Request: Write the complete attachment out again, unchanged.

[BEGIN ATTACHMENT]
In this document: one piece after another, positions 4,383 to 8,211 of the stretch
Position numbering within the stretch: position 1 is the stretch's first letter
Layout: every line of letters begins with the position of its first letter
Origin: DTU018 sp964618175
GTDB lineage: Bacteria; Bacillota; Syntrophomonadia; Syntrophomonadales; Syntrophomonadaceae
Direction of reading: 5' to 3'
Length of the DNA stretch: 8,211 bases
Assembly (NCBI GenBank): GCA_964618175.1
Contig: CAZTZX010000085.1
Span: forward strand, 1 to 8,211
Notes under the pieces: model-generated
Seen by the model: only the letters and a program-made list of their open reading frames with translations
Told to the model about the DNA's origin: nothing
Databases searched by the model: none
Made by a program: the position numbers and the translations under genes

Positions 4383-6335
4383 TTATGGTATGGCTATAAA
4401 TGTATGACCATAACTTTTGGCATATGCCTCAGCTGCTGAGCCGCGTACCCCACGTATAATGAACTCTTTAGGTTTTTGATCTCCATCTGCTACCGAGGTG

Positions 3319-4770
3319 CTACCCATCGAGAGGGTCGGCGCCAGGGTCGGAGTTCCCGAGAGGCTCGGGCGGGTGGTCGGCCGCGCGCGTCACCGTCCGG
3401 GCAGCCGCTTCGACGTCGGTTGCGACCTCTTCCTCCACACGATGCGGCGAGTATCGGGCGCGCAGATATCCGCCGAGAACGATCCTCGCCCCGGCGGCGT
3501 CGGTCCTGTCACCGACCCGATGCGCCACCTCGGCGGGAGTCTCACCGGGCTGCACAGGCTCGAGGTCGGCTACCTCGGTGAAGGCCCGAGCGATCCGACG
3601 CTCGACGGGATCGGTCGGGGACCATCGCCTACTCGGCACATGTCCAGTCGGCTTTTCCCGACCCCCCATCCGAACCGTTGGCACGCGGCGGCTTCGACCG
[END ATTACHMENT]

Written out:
In this document: one piece after another, positions 4,383 to 8,211 of the stretch
Position numbering within the stretch: position 1 is the stretch's first letter
Layout: every line of letters begins with the position of its first letter
Origin: DTU018 sp964618175
GTDB lineage: Bacteria; Bacillota; Syntrophomonadia; Syntrophomonadales; Syntrophomonadaceae
Direction of reading: 5' to 3'
Length of the DNA stretch: 8,211 bases
Assembly (NCBI GenBank): GCA_964618175.1
Contig: CAZTZX010000085.1
Span: forward strand, 1 to 8,211
Notes under the pieces: model-generated
Seen by the model: only the letters and a program-made list of their open reading frames with translations
Told to the model about the DNA's origin: nothing
Databases searched by the model: none
Made by a program: the position numbers and the translations under genes

Positions 4383-6335
4383 TTATGGTATGGCTATAAA
4401 TGTATGACCATAACTTTTGGCATATGCCTCAGCTGCTGAGCCGCGTACCCCACGTATAATGAACTCTTTAGGTTTTTGATCTCCATCTGCTACCGAGGTG

Positions 3319-4770
3319 CTACCCATCGAGAGGGTCGGCGCCAGGGTCGGAGTTCCCGAGAGGCTCGGGCGGGTGGTCGGCCGCGCGCGTCACCGTCCGG
3401 GCAGCCGCTTCGACGTCGGTTGCGACCTCTTCCTCCACACGATGCGGCGAGTATCGGGCGCGCAGATATCCGCCGAGAACGATCCTCGCCCCGGCGGCGT
3501 CGGTCCTGTCACCGACCCGATGCGCCACCTCGGCGGGAGTCTCACCGGGCTGCACAGGCTCGAGGTCGGCTACCTCGGTGAAGGCCCGAGCGATCCGACG
3601 CTCGACGGGATCGGTCGGGGACCATCGCCTACTCGGCACATGTCCAGTCGGCTTTTCCCGACCCCCCATCCGAACCGTTGGCACGCGGCGGCTTCGACCG